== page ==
Our belief: At Vignettes Learning we use stories in eLearning; however, we make them interactive. The emphasis is getting learners involved in the story and not just telling the learners the story.
Synthesis: Authenticity is the heart of Story-based eLearning design. eDevelopers do not use stories to create fiction out of human stories. On the other hand, it is their task to develop authentic human situations in their designs. Stories are the scaffoldings in eLearning. It is the framework where we stand on while we build our lessons. If our story designs are not authentic, our lessons become superficial and we would not be able to achieve our lesson objective.
Image source: https://vignetteslearning.blog/2012/03/smiling-baby-pictures.html
A few weeks ago, I introduced the basic principles of Story-based eLearning design to a batch of teacher-authors . After the given period of time to develop their story-based lesson, I asked each group to present their outputs to the class. Here are summary points of the presentation:
- A group composed of varied subject teachers created a story design to teach conjunctions. They drew a mother and a child separated by a huge chasm. The conflict of the story is the divide that separated the mother and child. They explained that the resolution of the story lies on how the learner could bridge the two separated individuals. So, they drew a small section from where the learners can select 1.) a rope 2.) a plank of wood and, 3.) a bridge. Each of these represents the correct conjunction that will correctly complete a sentence. When the correct answer is punched in, the gap is resolved and the mother and child reunite at the middle of the bridge.
- A group of science teachers opted to teach a lesson for heat transfer by showing a drawing of two broken eggs casually conversing on the sidewalk while being cooked sunny side style up by the heat of the pavement.
- A group of math teachers decided to teach budgeting by devising a story about a boy who received an allowance from his father. The boy goes around town to buy stuff but he has to make sure he does not go over the budget.
I was thrilled as I watched these teachers present their story-design lessons. They have humanized their stories and quite effectively entwined their lessons in them. I gave a couple of suggestions on how to further improve their concepts and the class offered their ideas as well. It was a lively session.
I have several blogs and even a webinar on the importance of authenticity in story-based design. Authenticity is the soul of story-based design. Stories by themselves can be fictional but they should represent authentic and believable human situations. Without authenticity, connection with the learners is quite impossible.
Coincidentally, I chanced upon the blog of Amy Jen Su and Muriel Maignan Wilkins entitled To Be Authentic, Look Beyond Yourself in the Harvard Business Review. The authors have very strong valid points about authenticity:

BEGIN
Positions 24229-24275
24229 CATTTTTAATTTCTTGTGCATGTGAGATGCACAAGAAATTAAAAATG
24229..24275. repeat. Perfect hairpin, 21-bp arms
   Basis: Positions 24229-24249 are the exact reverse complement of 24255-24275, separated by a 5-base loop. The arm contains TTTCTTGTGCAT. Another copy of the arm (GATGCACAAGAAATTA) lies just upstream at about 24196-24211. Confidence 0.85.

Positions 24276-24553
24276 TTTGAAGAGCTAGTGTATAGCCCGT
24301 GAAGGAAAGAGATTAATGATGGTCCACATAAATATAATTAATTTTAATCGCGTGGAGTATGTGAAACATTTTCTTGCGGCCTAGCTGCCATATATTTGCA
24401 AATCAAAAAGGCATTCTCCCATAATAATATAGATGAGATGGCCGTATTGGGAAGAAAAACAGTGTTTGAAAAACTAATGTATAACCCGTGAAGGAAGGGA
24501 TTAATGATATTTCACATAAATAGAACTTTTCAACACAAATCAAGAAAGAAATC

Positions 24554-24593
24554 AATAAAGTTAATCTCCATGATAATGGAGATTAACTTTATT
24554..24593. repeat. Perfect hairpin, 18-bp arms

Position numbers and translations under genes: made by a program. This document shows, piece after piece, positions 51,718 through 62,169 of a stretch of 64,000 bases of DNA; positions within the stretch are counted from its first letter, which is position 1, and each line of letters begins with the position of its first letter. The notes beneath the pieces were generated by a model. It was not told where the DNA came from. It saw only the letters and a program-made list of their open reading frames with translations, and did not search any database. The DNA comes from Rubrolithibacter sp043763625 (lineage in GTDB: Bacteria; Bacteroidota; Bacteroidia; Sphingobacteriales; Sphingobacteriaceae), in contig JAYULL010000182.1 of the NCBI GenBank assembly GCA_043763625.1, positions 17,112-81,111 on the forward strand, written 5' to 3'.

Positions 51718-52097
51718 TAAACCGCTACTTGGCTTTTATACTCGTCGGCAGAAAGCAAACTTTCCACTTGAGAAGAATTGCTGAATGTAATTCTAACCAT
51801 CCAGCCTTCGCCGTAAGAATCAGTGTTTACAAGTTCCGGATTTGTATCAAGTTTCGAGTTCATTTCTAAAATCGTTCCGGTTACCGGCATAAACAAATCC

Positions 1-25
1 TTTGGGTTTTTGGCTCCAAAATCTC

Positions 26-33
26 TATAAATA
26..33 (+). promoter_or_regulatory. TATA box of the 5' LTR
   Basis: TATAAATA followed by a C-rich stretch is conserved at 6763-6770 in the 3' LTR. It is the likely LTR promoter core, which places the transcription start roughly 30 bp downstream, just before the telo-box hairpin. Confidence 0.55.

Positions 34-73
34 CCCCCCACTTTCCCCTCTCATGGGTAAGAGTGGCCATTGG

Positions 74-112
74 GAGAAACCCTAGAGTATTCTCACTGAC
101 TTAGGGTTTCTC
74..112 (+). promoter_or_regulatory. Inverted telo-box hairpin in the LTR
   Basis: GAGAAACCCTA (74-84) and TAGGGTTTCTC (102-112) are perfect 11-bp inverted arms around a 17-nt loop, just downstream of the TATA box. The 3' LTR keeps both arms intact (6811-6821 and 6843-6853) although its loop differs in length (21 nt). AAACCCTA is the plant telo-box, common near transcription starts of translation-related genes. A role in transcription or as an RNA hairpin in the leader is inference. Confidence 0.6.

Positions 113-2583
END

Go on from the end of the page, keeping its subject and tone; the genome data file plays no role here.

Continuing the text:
“Authenticity — what is it, who has it, and how do you get it? Most people associate authenticity with being true to oneself — or “walking the talk.” But there’s a problem with that association; it focuses on how you feel about yourself. Authenticity is actually a relational behavior, not a self-centered one. Meaning that to be truly authentic, you must not only be comfortable with yourself, but must also comfortably connect with others.”
As story-based lesson designers, we should assess our outputs with two questions:
- Does our lesson evoke authentic human feelings and reactions from us?
- Can our lesson evoke authentic human feelings and reaction from our learners?
What is authentic for us may not be necessarily authentic for our learners. A story about “X+X giving birth to aY” may thrill a physicist but it may fail to garner interest from the learners. We must be able to water two sides of the field in story-based design: ours and our learner’s.
Based on the blog of Su and Wilkins, I suggest that the authenticity quotient of story-based lesson design be assessed by these factors:
Point of View Factor. How are you expressing your point of view? Are you expressing it too forcefully that it can be mistaken for the truth or fact in your design? Is your design based also from the points and perspective of your elearners? Do you base your design from surveys and studies based on interaction with different people?
Positioning Factor. Do you stand at a neutral position whenever you design your story-based lesson or are you biased so that you can get the results you want?
Personal History Factor. Authenticity comes from real human experience. Be aware and conscious of your random spontaneous and authentic reactions and disposition whenever you are confronted with real-life conflict. Use this experience to make your story design authentic.